• 1 1/2 oz Four Roses Bourbon
  • 1/2 oz Carpano Antica Vermouth
  • Dashes of Angostura bitters (or home made)

Stir with ice and strain into a chilled cocktail glass.

Sounds easy, right? Josh commented that you should always use high-quality bourbon, vermouth, and bitters. He goes so far as to make his own tinctures, including bitters, but we aren’t all so dedicated. An interesting tip is that you can replace the vermouth with Elderflower liqueur for a twist on the classic Manhattan.

When you stir the Manhattan, consistently and quietly stir to chill down the drink. Josh recommended making the drink in a pint glass and pouring it out through a double-strainer.

It was good folks. Really really good.

Photo from Flickr user ginsnob
via Creative Commons

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Copyright Creative Commons by-nc-nd My Wine Education.
Posted by Michelle at 8:00 am in Cocktails | Permalink | Comments (4)
Jan 26

Molecular Bartending Class with Josh Durr

It’s Cocktail Week here at My Wine Education. I know, we love wine. And next week you’ll be getting a slew of wine reviews. But this week, in honor of my second trip to Las Vegas in a month, it’s all cocktails. Enjoy!

Back in December, Kevin and I were lucky enough to take a class at The Party Source from Josh Durr. Josh is the cocktail consultant who helped put together Tonic on 4th, including creating the drink menu and ice program. Josh is from Louisville, where he is a partner in Molecular Bartending, LLC. He has created cocktails for Brown-Forman, Southern Wine & Spirits, Republic National Beverage, and, of course, Tonic.

The class was geared toward the professional, although everyone present was a consumer, with the exception of everyone’s favorite local bartender, Molly Wellman. And really, I think Molly was just there to have fun – she already rocks at all of this stuff. The rest of us? We eagerly asked all manner of questions and drank some rather flawless cocktails.

A few key notes I scribbled down:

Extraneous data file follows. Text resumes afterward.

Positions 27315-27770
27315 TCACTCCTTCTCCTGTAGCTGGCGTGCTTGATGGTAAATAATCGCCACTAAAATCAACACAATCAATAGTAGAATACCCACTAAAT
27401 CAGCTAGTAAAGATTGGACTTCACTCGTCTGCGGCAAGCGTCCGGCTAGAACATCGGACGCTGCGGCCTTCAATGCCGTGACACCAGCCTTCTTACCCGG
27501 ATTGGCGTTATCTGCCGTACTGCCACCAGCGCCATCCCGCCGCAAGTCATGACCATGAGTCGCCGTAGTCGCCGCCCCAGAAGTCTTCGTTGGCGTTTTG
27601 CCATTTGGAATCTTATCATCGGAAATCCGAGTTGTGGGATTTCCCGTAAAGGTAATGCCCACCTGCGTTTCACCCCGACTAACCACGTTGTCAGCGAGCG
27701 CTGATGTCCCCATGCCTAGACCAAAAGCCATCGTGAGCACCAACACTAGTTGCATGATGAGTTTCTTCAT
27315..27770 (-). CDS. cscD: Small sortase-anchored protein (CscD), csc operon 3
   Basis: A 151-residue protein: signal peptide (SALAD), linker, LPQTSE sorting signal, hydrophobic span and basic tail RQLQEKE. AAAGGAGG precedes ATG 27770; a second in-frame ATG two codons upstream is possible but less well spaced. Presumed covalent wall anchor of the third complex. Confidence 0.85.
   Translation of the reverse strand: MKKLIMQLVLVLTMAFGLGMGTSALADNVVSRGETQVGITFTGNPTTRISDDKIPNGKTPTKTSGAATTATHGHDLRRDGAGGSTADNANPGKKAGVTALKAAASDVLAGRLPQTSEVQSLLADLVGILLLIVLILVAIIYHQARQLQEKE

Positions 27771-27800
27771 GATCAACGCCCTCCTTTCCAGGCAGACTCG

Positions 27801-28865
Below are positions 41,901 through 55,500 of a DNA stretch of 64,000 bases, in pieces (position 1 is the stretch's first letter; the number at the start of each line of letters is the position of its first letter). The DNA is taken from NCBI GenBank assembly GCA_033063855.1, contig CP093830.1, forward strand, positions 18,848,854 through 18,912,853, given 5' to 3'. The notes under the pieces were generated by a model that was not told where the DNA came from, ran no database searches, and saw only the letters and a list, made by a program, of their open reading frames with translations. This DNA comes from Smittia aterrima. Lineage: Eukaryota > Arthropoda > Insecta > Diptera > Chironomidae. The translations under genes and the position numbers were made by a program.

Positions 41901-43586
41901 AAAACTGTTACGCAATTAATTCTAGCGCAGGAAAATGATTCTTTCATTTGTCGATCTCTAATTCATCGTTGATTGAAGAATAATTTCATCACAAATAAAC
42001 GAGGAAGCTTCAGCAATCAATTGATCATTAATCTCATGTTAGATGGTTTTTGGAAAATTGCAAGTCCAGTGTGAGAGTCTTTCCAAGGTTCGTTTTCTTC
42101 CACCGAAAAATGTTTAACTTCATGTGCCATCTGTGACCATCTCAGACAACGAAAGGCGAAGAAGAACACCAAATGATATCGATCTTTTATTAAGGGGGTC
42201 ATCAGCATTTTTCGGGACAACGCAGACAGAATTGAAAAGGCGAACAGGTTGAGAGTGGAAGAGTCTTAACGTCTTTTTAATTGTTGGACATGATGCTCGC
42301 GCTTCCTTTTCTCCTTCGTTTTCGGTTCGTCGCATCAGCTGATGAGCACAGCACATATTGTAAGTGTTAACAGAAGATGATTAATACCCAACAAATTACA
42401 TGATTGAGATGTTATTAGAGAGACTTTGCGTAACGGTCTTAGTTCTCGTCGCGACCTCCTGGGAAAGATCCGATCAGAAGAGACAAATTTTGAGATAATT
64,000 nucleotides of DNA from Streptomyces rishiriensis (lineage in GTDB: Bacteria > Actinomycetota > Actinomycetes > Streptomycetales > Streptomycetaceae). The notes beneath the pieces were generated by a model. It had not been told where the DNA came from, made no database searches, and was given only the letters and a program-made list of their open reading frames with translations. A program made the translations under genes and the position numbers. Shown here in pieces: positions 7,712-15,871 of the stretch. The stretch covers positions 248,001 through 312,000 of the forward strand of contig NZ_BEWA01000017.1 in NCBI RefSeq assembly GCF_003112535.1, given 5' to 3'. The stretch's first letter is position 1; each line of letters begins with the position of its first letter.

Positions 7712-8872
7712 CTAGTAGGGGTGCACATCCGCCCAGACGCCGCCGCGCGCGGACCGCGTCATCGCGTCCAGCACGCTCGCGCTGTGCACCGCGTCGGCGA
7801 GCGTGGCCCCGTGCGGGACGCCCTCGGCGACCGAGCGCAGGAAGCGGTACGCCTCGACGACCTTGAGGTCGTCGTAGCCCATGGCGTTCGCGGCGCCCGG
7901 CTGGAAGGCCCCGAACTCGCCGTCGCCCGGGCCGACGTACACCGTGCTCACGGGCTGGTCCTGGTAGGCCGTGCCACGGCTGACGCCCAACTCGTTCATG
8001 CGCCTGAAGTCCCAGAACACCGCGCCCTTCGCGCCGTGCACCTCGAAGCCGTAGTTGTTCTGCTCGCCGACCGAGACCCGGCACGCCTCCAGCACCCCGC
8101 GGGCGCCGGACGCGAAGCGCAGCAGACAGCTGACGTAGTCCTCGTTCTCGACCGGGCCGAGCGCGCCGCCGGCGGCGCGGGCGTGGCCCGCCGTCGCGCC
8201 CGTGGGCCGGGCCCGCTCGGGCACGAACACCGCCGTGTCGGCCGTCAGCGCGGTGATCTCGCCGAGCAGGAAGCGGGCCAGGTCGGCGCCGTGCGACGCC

• Buy Carpano vermouth; it’s the original vermouth. If your vermouth smells musty, it’s bad. Keep it refrigerated when not in use. Keep in mind that vermouth is 75% wine, so it will oxidize.
  • Cold draft ice is perfectly square and dense. Yep, Tonic makes their own ice – check out your cubes next time you’re there. Josh even brought his own ice to The Party Source. He recommends using filtered or distilled water, double-boiled, and frozen in stainless or non-absorbent containers, not silicone. To top that off, he suggests you have an ice-only freezer and when storing your ice behind the bar, don’t stack the cubes on top of each other. Separate them in layers instead. I know it seems like a lot of trouble for your home, but it works great in a bar.
  • When muddling mint, get the oils out by squishing, not tenderizing. That’s right; if you pulverize your mint with the muddler, you’ll just bring out the bitterness.
  • Some basic bartending tools include a Boston shaker (tin to tin chills faster), an OXO measuring cup, and a double strainer.
  • A Punch will always include 5 ingredients: strong, weak, sour, sweet, and spice to make it nice.
  • Don’t shake your Manhattans – stir them.

Overall, I left the class very excited about Tonic. I love classic cocktails and really, I’ve had some horrible Manhattans. I’ll be reviewing Tonic later this week. My thanks to Josh for an amazing class! I’ll be publishing some of his cocktail recipes over the next few days, starting with the Manhattan.

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Posted by Michelle at 8:11 am in Cocktails | Permalink | Comments (11)